Scout and her older brother, Jem, are children growing up in the backyards of small-town Alabama in the 1930s. In this small town, Atticus Finch, the children’s father and their hero, is a well-respected lawyer. Now, the local court has assigned Atticus to defend a black man, Tom Robinson, against a rape charge brought by a poor, white girl, Mayella. During the trial, it becomes obvious that Tom is innocent for he is crippled in the left arm, and is thus physically incapable of committing this crime. Although Atticus stands up against an entire town on behalf of justice, and does a stunning job of defending Tom, a jury of twelve does not acquit him simply because he is black. ‘To Kill a Mockingbird’ exposes, in a beguilingly simple, beautiful form, the irrationality and ugliness of racism.
‘To Kill a Mockingbird’ is set in the 1930s in Maycomb, Alabama, a fictional Southern state of the US. In the 1930s, racial discrimination was widespread, and commonly, openly accepted. It was at such a time that Harper Lee, through her book ‘To Kill a Mockingbird’, stood up against racism in the name of honesty and justice. She created, in ‘To Kill a Mockingbird’, a brave white liberal, Atticus Finch, and through him, she made a staggering point of the dignity in trying to do the right thing even when the deck is stacked against you.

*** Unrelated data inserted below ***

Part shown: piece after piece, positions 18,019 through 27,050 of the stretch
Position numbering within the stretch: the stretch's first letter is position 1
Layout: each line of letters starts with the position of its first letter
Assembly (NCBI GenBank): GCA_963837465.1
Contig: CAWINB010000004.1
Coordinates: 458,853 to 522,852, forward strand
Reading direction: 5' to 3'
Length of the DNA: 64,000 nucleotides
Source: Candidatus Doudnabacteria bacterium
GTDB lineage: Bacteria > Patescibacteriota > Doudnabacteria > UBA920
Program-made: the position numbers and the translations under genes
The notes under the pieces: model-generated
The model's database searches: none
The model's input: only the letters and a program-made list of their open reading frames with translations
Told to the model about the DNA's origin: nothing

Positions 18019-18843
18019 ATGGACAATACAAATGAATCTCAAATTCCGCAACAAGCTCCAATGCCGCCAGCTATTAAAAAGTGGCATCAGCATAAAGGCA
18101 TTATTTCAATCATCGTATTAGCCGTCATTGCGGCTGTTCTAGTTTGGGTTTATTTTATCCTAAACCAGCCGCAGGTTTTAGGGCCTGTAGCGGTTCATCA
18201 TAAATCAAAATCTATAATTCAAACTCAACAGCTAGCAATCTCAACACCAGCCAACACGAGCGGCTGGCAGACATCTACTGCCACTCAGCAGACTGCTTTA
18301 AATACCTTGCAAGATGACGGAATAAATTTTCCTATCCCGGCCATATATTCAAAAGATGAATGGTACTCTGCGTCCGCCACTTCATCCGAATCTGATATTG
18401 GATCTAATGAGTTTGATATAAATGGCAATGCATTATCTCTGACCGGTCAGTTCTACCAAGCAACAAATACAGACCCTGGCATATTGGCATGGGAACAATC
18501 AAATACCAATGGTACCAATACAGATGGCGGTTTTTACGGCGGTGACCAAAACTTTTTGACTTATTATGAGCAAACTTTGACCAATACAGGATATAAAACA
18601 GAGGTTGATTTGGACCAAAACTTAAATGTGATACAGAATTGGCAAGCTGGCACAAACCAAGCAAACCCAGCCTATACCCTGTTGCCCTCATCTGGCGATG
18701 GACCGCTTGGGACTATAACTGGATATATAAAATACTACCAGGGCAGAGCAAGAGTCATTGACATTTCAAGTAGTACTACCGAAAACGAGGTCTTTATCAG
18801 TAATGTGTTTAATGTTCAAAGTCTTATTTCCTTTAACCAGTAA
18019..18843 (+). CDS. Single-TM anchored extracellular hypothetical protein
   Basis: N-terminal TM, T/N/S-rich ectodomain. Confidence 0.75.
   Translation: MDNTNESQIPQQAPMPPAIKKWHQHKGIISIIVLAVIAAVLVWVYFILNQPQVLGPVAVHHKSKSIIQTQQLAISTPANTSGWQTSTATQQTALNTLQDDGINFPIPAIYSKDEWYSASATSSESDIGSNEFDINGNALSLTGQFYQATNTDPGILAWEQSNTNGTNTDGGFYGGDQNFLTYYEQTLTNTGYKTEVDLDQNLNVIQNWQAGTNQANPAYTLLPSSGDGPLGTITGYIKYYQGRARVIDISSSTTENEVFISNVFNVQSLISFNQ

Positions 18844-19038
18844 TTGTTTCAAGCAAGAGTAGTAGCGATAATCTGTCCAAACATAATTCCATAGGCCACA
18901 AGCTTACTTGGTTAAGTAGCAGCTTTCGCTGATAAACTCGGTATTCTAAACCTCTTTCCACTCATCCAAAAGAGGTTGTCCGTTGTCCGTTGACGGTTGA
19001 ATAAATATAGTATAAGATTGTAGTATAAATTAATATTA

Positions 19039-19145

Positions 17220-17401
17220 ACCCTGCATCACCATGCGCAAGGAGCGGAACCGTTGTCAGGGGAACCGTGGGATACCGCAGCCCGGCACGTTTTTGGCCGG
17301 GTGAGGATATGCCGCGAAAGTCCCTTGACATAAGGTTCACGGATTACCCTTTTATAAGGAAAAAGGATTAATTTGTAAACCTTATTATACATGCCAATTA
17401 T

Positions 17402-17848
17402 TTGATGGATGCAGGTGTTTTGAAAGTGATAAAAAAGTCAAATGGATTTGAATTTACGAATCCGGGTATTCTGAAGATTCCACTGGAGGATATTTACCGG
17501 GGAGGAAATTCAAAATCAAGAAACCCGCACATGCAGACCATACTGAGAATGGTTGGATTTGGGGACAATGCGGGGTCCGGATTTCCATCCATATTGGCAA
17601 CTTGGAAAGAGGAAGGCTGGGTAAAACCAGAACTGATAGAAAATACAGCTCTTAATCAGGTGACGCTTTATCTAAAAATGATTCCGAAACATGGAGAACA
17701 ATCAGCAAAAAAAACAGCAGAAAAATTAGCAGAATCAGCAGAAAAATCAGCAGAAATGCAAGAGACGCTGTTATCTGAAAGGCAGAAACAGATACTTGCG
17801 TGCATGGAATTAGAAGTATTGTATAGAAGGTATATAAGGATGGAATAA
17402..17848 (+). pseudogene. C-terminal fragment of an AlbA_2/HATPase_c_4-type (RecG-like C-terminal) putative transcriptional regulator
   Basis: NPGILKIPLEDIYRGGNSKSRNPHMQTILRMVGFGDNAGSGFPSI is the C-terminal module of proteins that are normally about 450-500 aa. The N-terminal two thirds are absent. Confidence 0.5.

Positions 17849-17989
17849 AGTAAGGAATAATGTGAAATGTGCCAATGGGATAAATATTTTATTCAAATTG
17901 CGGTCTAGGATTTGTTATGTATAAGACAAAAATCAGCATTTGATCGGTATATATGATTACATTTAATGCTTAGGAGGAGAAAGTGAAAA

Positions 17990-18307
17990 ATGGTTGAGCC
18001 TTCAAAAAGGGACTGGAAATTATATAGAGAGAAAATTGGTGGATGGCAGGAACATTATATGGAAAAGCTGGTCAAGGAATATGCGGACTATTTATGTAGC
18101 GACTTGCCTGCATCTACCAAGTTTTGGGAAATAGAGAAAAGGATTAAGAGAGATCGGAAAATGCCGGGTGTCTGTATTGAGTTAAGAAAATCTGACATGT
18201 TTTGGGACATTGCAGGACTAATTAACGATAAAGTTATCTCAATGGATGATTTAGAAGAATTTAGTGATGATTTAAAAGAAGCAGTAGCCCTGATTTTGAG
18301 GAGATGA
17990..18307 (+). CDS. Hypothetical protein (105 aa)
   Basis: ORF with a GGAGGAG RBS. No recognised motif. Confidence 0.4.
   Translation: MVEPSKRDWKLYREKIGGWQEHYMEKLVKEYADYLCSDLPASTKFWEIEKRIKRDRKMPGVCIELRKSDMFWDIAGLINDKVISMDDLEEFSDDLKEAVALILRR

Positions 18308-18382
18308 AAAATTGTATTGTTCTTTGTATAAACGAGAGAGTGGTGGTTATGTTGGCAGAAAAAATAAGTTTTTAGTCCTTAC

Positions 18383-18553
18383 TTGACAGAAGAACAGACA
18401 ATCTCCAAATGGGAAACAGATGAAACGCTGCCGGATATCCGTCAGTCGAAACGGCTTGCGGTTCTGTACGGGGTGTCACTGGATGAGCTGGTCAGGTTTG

‘To Kill a Mockingbird’ is narrated in first-person by Scout, a child of 8-years. It is divided into two parts. Part one is full of anecdotes of the adventures and escapades of Jem and Scout, of town legends and quirky neighbors and relatives, and of childish exploits. Part two takes on what ‘To Kill a Mockingbird’ is really about – racial intolerance. Harper Lee has chosen to deal with a weighty, adult issue through the eyes of an innocent child, so it does not, at any point, take on a sermonizing/moralizing tone. This, I believe, is one of her most compelling achievements. The book has a beautiful flow, and Lee has created some of the most memorable characters in literature.
‘To Kill a Mockingbird’ is a rich, poignant, and riveting novel. It teaches a basic, essential lesson – to be decent and honorable, and to always, always, do the right thing. I loved this book. Loved, loved, loved it! It is one of those classic classics - artful, absorbing and so, so beautiful. Atticus Finch is, quite simply, unforgettable. In one passage, Atticus gives his children air rifles, and tells them “I'd rather you shot at tin cans in the back yard, but I know you'll go after birds. Shoot all the bluejays you want, if you can hit ‘em, but remember it's a sin to kill a mockingbird”, because, “….mockingbirds don't do one thing but make music for us to enjoy”. Tom Robinson is the innocent Mockingbird of the title – he has done no harm to the society, and yet, in the end, he had to die a brutal, pitiful death. The climax of the trial is one of the most arresting scenes created in literature. I’d give this novel 10 stars if I could. Pick it up. Now.
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